The Japanese luxury marque says it is aiming the UX concept at new, younger, "ever-connected urban customers", a group it hopes to win over for the first time. Fair enough, too, with the brand often seen as a favourite of older buyers.
No surprise then that the car maker's ED2 studio in the south of France has pushed for an even edgier design than that already worn by its larger NX and RX models, while at the same time introducing some surprisingly traditional elements.
The brand's now familiar sharp angles remain a feature, but the UX also features a long bonnet and back-set cabin, set weightily above the rear wheels, all working to create a strangely 'old school' rear-wheel-driving coupe look.
But, while no technical details have been revealed, we shouldn't expect this small urbanite's-runabout to debut with anything quite as enthusiast-focused as a rear-spinning setup.
“The biggest challenge for any designer is always to create something new and original, yet with relevance to both the customer and the brand,” said Simon Humphries, President of ED2.
“Overall, this is a product which gives another hint of the potential for Lexus’ design approach to satisfy those criteria. The expression of a progressive, strong yet artistic, and premium product which further enhances Lexus’ unique and challenging brand position.”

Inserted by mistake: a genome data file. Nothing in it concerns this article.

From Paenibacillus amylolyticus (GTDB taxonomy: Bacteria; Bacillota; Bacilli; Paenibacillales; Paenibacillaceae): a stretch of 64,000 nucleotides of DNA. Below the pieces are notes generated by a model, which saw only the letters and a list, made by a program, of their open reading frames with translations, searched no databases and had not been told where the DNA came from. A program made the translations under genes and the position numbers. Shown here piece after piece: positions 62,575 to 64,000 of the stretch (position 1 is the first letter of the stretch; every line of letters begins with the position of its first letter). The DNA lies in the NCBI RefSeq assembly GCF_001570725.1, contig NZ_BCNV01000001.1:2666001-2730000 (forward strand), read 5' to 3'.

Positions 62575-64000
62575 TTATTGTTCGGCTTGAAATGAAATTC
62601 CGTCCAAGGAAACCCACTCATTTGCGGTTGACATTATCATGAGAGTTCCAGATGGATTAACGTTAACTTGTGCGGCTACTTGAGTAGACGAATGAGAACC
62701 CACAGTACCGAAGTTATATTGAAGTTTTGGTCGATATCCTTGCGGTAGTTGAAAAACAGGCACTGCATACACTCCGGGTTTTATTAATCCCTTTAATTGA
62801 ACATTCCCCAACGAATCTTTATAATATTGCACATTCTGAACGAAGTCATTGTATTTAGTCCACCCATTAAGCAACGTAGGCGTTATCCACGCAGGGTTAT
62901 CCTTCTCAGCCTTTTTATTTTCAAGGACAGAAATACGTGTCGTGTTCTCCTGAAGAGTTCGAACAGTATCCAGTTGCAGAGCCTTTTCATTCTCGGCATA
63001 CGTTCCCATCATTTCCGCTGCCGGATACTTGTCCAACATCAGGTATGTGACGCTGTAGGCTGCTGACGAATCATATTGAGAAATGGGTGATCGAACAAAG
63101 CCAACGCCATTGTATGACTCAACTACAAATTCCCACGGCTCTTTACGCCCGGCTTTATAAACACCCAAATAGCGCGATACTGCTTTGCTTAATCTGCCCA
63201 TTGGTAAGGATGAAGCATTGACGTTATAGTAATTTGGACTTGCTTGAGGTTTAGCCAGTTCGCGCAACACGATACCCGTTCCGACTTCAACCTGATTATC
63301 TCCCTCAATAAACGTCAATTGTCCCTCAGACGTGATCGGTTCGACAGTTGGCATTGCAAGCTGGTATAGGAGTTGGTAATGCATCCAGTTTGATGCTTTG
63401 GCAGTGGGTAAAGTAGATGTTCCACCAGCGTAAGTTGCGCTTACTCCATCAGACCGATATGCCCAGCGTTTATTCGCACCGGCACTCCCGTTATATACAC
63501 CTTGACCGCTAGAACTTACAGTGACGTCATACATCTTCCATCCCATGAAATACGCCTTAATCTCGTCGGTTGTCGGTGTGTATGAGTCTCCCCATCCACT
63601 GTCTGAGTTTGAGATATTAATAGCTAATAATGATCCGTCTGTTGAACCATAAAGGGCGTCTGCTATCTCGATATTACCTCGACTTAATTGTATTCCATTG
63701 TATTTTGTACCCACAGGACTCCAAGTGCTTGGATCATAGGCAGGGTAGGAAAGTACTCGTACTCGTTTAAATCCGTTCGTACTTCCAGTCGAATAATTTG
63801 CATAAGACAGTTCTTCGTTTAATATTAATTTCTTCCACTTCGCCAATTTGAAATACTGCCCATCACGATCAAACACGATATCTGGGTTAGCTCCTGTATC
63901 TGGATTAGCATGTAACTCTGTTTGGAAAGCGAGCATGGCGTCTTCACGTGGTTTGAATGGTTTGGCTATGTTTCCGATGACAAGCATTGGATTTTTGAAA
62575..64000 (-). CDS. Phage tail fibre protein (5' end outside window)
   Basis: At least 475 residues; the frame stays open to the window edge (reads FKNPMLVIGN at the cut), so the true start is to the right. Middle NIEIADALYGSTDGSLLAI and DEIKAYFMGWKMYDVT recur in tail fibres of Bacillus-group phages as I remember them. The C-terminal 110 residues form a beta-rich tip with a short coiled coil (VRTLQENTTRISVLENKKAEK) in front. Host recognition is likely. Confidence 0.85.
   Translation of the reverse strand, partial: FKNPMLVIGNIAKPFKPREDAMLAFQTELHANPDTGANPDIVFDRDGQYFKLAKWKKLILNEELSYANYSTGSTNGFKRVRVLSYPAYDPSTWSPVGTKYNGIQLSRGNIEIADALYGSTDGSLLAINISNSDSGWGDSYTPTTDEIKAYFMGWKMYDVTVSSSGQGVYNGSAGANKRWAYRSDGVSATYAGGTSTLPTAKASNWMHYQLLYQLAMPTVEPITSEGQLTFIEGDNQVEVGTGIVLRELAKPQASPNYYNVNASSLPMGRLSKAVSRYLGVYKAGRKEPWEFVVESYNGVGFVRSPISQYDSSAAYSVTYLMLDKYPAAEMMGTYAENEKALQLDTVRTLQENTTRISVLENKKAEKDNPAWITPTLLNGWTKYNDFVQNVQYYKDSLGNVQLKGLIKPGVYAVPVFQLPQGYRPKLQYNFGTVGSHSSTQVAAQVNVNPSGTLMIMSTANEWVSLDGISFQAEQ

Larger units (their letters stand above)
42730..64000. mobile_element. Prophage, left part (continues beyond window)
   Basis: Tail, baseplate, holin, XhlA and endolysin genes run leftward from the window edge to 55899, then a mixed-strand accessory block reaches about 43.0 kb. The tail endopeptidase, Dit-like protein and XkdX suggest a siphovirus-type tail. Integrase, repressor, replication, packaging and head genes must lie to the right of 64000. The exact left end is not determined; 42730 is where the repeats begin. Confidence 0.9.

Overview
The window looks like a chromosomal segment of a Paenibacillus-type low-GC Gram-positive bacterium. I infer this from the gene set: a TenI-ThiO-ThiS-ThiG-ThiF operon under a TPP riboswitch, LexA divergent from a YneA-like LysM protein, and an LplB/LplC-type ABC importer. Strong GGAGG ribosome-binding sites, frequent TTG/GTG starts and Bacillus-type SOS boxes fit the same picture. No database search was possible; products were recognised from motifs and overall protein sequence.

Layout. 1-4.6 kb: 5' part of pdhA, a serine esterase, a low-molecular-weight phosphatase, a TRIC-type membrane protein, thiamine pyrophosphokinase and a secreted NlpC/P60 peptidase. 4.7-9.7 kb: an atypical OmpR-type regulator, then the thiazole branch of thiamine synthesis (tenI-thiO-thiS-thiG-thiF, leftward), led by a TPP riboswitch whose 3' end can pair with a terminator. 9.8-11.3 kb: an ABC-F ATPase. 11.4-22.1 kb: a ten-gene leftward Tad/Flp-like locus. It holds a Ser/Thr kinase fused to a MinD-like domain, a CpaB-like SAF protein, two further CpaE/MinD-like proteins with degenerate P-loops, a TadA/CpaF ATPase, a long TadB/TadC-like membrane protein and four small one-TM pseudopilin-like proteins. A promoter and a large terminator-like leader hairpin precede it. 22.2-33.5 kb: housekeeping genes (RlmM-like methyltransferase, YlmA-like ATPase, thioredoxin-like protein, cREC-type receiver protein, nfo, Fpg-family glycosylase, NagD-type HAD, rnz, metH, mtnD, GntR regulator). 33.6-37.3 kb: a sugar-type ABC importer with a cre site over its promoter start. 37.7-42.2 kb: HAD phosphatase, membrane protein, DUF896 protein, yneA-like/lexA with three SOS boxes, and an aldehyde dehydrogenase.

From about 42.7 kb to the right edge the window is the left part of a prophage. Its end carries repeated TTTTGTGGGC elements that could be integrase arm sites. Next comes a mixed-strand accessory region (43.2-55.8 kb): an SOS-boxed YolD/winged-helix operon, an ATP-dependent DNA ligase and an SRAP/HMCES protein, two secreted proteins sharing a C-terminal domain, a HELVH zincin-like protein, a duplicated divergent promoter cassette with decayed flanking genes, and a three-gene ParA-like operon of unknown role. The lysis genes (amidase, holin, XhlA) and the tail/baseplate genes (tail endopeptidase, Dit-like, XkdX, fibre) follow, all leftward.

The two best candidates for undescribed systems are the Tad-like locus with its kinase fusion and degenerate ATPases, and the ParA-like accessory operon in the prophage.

Interestingly, Lexus may have been inspired by the web and app development concept of 'UX', or 'user experience', in detailing its new concept's interior features - or its Human Machine Interface as Lexus is fond of describing it.
Pushing the bounds of production potential, the US concept's interior features 3D displays for its instrumentation and infotainment systems.
Beneath the instrument binnacle is found a transparent globe that appears to like a hologram, displaying data in both analogue and digital styles.
In the centre, a large crystal structure houses another holographic display, this one for climate control and infotainment. There are Remote Touch control pads located on the both the centre tunnel and driver's side armrest.
Other features include electrochromatic windows that can adjust their tint automatically depending amount of natural light outside, electrostatic switchgear, a removable sound bar, and cameras and in-dash screens that replace the traditional wing mirrors.
According to Stephan Rasmussen, who headed up the UX Concept design team at the company's European design studios, the brief they were handed for the vehicle was to "create something unique from a customer’s point of view: an innovative, three-dimensional, fully immersive user experience".
The UX measures 4400mm long and rides on 2640mm wheelbase, compared to the NX SUV's 4630mm length and 2660mm wheelbase.
Although Lexus hasn't said so yet, the UX Concept likely hints at a new small SUV that will sit underneath the NX and RX crossovers. In all likelihood, a production version of the UX will be based on the upcoming Toyota C-HR.